A garden labyrinth in Perthshire constructed in 2005.
Dedicated to the memory of Michael Buller, whose love and energy was woven into the labyrinth.
In 2004, I was commissioned by Jannette Kidd, a Reiki practitioner in Perthshire, to design a labyrinth for her front garden. The property is in a remote location high in the Ochil hills, with stunning views to the north. The location was to be on the site of a small flowerbed in the centre of the lawn with a slight slope.
When I visited her to investigate the site and talk further about her wishes, Janette expressed a strong affinity with the Classical 7-circuit labyrinth pattern and wasn’t interested in any new-fangled labyrinth designs. The size of the labyrinth was to be less than 20 feet diameter to minimise digging work (the existing flowerbed was about 14 feet across). Janette also has four dogs, so was keen for the construction to be dog-proof. We initially looked at a design using cobbles and crushed slate, but she felt that the dogs would make short work of anything that wasn’t completely solid, so it became clear that we were looking at a patio–type construction using bricks or pavers. This had obvious cost and size issues; I didn’t think it would be possible to get a 7-circuit design into less than a 25ft. diameter.
Janette had connections with a local building firm run by a friend, so we agreed that she would try and source the materials from them. She was also having an extension built on the house at the time, and arranged to keep the builders on site afterwards to prepare the ground and lay the labyrinth.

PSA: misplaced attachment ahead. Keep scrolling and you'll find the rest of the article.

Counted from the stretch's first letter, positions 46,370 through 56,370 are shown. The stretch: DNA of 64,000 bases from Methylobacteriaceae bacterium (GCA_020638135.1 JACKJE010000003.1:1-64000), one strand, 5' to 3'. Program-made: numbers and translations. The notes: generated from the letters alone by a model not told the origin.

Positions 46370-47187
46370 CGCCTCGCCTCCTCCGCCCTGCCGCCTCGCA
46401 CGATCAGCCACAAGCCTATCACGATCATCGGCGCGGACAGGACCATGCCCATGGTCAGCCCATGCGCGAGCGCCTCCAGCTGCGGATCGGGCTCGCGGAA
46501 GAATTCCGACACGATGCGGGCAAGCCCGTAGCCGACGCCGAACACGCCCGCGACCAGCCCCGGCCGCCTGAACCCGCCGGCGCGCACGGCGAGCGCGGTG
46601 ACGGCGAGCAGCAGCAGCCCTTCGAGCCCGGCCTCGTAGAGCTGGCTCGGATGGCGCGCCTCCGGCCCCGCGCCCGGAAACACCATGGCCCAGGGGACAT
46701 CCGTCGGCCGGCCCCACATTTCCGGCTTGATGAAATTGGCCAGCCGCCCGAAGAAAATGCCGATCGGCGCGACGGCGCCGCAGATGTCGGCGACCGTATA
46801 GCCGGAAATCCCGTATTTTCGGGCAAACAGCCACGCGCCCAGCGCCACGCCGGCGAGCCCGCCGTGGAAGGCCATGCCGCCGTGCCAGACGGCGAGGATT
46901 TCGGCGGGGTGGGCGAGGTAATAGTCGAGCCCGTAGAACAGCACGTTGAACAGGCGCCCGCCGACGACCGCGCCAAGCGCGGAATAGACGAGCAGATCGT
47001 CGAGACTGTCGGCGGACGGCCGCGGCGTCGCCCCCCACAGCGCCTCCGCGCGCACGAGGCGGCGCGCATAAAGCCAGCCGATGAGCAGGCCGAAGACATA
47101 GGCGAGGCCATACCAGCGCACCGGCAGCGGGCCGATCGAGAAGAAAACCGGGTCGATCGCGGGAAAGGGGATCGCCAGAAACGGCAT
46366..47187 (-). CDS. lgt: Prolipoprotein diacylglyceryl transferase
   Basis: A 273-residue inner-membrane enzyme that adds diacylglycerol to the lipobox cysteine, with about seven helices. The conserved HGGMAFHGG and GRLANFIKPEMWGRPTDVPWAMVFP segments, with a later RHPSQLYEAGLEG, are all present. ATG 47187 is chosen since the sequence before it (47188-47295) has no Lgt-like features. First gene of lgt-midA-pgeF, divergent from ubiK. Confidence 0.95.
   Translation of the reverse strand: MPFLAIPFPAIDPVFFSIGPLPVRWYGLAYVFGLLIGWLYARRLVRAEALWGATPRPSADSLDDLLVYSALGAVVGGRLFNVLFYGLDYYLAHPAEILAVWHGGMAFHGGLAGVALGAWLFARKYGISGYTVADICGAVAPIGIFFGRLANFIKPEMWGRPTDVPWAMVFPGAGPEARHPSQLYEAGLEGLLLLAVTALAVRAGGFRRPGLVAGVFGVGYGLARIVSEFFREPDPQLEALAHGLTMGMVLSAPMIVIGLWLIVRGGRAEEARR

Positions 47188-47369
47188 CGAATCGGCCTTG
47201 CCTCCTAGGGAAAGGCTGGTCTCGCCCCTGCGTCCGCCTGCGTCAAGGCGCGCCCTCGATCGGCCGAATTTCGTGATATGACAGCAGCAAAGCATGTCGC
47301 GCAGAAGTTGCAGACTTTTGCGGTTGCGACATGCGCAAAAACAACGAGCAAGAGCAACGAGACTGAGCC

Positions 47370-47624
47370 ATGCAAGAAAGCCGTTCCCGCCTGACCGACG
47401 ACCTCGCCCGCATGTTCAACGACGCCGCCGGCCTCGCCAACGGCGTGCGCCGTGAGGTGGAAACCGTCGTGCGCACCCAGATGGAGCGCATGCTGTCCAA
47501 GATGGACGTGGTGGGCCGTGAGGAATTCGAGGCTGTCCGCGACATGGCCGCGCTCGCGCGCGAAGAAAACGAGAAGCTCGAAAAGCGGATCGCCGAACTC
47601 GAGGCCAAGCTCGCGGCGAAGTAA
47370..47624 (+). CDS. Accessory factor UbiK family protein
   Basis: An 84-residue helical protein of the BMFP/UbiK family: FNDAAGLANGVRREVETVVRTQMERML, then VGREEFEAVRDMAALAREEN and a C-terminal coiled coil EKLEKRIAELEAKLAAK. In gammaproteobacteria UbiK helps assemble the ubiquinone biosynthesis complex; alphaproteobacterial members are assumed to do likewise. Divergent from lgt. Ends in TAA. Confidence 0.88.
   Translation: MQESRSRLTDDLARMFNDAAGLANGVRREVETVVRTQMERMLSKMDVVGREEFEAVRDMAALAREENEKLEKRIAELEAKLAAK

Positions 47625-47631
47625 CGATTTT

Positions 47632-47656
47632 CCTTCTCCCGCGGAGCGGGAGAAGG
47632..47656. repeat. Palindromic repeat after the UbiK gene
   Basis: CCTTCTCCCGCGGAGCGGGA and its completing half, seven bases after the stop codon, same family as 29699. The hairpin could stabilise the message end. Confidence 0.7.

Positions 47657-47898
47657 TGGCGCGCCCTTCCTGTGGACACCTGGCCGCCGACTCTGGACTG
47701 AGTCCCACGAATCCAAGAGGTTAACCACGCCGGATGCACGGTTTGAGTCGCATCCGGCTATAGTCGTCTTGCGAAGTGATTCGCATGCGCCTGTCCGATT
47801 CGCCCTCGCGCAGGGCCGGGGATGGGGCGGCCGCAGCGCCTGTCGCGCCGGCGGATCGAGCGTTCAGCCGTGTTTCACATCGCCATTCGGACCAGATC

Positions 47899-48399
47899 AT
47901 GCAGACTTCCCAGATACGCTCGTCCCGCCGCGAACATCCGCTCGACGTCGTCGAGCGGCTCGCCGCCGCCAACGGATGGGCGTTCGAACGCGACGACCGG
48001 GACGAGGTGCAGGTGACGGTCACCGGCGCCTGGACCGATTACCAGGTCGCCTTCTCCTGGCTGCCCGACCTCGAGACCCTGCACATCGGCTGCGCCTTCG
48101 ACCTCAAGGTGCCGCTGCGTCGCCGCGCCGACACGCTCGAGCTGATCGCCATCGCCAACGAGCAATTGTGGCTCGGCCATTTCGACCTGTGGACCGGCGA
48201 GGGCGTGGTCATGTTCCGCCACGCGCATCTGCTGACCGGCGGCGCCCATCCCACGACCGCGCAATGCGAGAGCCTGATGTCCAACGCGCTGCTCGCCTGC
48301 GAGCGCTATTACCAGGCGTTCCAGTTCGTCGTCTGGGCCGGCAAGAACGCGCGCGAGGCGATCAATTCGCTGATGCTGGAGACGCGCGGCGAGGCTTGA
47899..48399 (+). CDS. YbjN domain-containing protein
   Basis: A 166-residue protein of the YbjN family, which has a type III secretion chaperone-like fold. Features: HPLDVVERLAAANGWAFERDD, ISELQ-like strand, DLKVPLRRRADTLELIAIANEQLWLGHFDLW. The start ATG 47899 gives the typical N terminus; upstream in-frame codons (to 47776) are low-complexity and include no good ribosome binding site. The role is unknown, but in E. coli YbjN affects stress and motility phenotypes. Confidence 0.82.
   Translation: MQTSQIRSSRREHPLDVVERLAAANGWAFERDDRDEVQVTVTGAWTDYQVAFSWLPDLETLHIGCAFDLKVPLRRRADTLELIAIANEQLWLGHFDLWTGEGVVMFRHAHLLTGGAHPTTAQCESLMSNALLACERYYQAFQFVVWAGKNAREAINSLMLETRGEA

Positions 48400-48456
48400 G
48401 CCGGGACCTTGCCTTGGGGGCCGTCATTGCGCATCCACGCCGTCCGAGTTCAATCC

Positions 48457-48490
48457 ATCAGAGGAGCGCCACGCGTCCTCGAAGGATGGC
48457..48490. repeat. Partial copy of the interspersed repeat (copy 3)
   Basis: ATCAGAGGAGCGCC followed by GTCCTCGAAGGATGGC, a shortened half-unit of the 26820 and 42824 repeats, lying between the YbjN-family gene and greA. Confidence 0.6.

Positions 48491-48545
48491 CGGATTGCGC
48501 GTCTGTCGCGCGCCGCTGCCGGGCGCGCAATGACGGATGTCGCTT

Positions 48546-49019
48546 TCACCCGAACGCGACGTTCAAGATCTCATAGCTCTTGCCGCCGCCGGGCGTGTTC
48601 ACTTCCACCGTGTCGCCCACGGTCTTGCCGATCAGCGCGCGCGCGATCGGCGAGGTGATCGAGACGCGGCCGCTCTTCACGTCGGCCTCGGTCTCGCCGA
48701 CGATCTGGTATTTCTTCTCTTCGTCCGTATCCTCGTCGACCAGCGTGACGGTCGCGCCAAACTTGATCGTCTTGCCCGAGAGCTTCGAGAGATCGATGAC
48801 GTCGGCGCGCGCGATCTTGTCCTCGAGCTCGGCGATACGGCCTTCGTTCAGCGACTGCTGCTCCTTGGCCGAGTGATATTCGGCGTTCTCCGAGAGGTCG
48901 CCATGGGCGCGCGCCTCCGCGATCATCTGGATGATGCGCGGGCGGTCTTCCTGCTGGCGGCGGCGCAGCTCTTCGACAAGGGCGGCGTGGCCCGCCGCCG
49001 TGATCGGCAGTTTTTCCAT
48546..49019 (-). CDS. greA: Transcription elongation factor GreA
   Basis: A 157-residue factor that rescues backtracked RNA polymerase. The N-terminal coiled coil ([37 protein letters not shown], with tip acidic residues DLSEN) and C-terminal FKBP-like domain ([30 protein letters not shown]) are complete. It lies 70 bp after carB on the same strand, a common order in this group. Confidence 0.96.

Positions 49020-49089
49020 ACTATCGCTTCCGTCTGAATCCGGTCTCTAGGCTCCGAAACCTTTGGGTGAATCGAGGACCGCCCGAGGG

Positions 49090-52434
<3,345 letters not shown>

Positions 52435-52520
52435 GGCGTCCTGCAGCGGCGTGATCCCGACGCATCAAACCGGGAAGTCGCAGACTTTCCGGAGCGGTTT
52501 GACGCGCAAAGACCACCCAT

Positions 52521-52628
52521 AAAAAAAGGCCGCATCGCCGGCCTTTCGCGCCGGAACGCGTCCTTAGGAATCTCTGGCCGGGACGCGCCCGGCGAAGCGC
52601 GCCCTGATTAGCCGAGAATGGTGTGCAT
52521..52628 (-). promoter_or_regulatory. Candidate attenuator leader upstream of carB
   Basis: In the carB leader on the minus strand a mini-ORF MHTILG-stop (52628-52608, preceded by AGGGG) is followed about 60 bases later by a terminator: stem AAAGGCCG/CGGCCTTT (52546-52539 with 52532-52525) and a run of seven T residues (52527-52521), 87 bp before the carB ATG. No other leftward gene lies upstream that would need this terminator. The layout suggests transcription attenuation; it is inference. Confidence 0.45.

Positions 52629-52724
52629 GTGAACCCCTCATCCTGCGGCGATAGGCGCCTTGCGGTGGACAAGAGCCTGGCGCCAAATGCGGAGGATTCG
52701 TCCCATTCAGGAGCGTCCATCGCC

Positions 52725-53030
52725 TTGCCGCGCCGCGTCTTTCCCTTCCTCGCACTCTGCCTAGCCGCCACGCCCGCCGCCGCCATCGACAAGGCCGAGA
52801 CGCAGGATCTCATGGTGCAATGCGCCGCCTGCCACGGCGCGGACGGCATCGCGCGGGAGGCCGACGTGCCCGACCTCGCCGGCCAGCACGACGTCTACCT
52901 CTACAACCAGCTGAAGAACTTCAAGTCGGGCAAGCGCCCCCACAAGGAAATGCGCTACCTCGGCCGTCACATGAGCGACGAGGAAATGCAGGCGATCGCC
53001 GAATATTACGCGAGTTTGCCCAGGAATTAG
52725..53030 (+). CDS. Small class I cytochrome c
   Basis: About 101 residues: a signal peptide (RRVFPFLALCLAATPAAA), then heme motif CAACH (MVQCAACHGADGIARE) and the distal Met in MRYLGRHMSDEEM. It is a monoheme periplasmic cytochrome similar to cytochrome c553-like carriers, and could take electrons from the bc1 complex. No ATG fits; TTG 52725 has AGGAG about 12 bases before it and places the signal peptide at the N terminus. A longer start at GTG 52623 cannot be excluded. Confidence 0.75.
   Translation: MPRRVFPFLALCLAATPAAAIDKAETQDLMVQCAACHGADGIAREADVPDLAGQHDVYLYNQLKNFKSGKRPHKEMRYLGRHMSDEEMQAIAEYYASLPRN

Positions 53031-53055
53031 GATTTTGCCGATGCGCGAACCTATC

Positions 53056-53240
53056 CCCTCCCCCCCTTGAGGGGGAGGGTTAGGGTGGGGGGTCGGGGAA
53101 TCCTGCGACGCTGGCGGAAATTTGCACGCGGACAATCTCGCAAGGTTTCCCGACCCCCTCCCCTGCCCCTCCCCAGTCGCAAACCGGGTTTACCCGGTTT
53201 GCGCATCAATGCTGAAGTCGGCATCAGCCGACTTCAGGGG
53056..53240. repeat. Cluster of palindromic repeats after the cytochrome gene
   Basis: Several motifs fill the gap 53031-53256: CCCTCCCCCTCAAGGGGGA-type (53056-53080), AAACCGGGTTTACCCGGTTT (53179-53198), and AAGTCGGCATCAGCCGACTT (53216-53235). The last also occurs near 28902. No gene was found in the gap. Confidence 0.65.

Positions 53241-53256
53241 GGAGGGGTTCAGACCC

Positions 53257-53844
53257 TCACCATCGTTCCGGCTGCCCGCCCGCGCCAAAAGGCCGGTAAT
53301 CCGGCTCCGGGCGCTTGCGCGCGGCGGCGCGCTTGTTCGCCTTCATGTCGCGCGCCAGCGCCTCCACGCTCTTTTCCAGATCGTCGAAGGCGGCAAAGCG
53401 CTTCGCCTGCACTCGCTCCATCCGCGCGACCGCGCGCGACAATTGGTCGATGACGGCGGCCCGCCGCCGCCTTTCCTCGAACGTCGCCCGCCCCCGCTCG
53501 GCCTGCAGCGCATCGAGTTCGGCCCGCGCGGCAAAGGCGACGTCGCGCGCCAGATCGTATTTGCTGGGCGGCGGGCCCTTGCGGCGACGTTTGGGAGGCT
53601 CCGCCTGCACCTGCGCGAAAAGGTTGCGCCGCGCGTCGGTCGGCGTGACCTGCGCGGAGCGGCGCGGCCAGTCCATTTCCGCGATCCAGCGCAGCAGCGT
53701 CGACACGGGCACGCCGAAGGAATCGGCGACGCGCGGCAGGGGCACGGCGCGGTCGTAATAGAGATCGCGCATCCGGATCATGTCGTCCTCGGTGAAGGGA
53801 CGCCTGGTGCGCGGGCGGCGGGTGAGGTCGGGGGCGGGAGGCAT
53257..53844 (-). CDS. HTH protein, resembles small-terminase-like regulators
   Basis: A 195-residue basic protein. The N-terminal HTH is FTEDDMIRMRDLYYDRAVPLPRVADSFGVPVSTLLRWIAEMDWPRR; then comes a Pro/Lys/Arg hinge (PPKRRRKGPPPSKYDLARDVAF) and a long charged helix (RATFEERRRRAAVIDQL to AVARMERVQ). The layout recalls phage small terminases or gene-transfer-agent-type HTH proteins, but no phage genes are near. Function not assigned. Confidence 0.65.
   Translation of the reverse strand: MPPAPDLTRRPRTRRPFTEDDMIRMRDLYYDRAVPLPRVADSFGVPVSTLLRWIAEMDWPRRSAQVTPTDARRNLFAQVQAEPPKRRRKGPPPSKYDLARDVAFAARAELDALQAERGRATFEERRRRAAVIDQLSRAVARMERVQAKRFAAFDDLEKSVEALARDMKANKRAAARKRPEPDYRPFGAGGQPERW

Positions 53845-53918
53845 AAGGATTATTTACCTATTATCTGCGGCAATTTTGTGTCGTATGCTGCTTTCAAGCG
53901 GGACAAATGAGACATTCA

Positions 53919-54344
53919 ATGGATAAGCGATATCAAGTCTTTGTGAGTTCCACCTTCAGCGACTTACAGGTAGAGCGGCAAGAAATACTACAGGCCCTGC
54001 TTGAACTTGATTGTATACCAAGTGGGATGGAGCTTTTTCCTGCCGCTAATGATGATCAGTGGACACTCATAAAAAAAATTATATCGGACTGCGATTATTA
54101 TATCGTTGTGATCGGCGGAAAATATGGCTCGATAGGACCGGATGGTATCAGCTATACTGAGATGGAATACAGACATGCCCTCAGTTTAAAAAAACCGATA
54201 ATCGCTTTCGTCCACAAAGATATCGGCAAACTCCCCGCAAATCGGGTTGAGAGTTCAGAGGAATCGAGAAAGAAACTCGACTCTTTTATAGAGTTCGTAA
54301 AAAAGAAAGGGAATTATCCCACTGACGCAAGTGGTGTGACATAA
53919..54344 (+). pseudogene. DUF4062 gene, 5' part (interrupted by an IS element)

Meanwhile, I dowsed the area to see where the most energetic point would be to site the labyrinth. I found a strong water line flowing downhill under the flowerbed, and an energy ley crossing this within the flowerbed. This was clearly the spot, although I was somewhat troubled by the various bits of metal earthing wire and pipes that protruded from the ground. Possibly there was a fountain there at one time, or perhaps they were just remnants from previous uses of the house, which used to be distillery workers’ cottages.
Deciding on the orientation of the labyrinth was easy – the garden only had views to the North, so it was logical that you should be facing that direction when you reached the goal. This would mean that the entrance was facing towards the door of the house, and although we would have to cut some steps into the bank to accommodate this, it was still the only sensible choice.
A few weeks later, I returned on a clear, crisp November night to ceremonially ‘Draw Down the North’ by sighting on the North Star to establish a baseline axis, and formally consecrated the site, with the help of Janette and her husband Brian. I inserted pegs and string to mark the north-south axis, and established East and West cardinal directions using a druid’s cord and more pegs.